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Halyomorpha halys, brown-marmorated stink bug, adult
Halyomorpha halys, brown-marmorated stink bug, adult

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Halyomorpha halys, brown marmorated stink bug

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Taxonomy

Taxonomic lineage

cellular organisms - Eukaryota - Fungi/Metazoa group - Metazoa - Eumetazoa - Bilateria - Coelomata - Protostomia - Panarthropoda - Arthropoda - Mandibulata - Pancrustacea - Hexapoda - Insecta - Dicondylia - Pterygota - Neoptera - Paraneoptera - Hemiptera - Euhemiptera - Neohemiptera - Prosorrhyncha - Heteroptera - Euheteroptera - Neoheteroptera - Panheteroptera - Pentatomomorpha - Pentatomoidea - Pentatomidae - Pentatominae - Halyomorpha - Halyomorpha halys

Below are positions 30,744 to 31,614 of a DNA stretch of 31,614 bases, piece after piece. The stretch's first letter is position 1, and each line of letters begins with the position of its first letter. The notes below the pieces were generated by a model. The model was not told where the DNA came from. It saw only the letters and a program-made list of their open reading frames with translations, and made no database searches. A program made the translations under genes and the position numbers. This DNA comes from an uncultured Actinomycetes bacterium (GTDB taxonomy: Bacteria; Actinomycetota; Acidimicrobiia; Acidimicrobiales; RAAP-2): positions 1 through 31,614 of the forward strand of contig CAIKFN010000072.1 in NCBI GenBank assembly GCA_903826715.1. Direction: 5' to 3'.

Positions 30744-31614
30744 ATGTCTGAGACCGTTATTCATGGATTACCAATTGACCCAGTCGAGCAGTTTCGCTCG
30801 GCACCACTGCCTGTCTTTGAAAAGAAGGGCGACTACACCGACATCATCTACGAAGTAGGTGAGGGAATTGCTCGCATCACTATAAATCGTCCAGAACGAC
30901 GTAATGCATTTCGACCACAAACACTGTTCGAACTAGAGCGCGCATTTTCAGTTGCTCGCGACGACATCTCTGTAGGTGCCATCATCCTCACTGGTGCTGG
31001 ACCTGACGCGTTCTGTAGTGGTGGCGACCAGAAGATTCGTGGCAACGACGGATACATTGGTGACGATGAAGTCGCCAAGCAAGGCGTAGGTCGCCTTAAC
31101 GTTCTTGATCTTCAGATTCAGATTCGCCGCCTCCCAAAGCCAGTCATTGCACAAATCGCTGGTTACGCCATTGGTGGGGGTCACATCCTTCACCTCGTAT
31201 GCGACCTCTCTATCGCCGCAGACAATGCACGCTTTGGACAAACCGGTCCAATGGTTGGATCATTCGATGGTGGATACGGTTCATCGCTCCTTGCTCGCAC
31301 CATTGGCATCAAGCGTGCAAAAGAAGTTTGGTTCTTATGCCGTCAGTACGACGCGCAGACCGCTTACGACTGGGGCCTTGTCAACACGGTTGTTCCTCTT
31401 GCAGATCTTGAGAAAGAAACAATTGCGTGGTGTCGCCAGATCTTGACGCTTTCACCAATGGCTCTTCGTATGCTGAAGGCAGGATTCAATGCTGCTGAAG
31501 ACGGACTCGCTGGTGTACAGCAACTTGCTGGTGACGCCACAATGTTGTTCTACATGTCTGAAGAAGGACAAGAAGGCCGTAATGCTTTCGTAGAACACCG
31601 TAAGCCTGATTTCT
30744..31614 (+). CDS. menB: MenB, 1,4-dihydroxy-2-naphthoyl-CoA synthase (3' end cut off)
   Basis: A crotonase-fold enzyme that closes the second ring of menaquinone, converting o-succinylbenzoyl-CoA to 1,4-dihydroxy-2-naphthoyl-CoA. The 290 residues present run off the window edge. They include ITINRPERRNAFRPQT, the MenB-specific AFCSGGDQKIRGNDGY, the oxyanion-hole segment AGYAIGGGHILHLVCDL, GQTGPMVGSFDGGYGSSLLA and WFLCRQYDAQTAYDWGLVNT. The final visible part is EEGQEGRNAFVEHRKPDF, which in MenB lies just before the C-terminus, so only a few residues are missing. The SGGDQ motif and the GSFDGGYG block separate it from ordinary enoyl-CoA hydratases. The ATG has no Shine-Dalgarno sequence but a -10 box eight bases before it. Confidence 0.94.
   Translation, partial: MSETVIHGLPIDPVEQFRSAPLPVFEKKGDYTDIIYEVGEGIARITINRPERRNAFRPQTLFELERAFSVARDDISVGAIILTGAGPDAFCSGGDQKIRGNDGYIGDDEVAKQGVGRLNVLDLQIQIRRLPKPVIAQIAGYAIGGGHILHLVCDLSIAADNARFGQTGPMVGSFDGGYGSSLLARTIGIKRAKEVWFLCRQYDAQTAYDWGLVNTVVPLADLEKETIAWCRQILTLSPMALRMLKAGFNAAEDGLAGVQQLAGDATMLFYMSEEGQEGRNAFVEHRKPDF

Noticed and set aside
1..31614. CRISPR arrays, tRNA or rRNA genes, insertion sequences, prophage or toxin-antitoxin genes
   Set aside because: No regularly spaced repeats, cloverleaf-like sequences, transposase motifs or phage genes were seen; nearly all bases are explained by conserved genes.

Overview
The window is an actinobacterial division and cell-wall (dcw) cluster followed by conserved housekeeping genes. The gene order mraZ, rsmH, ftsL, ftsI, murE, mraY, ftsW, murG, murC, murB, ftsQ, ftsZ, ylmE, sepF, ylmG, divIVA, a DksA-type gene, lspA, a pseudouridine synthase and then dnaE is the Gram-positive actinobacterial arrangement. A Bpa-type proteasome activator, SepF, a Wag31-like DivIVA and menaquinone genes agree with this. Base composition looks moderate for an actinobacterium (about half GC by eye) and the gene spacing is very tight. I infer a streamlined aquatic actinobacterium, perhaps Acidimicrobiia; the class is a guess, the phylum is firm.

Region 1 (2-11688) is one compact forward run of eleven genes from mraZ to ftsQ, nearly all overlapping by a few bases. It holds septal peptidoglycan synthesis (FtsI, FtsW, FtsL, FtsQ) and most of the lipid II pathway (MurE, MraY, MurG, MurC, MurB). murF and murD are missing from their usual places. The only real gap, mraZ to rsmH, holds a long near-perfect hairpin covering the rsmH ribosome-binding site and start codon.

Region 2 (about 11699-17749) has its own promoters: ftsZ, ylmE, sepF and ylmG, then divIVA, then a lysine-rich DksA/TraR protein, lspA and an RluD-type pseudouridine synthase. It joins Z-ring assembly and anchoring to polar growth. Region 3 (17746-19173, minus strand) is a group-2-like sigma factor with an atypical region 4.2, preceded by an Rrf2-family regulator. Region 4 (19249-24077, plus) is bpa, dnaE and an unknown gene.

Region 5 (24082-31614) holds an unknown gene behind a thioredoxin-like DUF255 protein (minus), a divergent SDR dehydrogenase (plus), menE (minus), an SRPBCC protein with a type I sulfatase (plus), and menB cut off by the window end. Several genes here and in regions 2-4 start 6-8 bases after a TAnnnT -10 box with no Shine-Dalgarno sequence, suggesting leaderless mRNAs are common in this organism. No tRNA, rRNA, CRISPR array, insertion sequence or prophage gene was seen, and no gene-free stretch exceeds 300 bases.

Taxonomy

Common name of Halyomorpha halys is brown marmorated stink bug (BMSB).

Stink bugs belong to the group of winged insects (Pterygota ). More narrowly, they belong to infraclass Paraneoptera, which comprises the orders Thysanoptera (thrips), Hemiptera (bugs), Phthiraptera (lice) and Psocoptera (booklice and barklice). Stink bugs are classified into order Hemiptera. Hemipterans are characterized by incomplete metamorphosis (hatchlings or nymphs are similar to adults) and are able to fold their wings back. Forewings are usually hardened near the base, but membranous at the ends. Another defining feature of hemipterans is their mouthparts with the mandibles and maxillae modified into a proboscis, which is capable of piercing and sucking (sap or blood).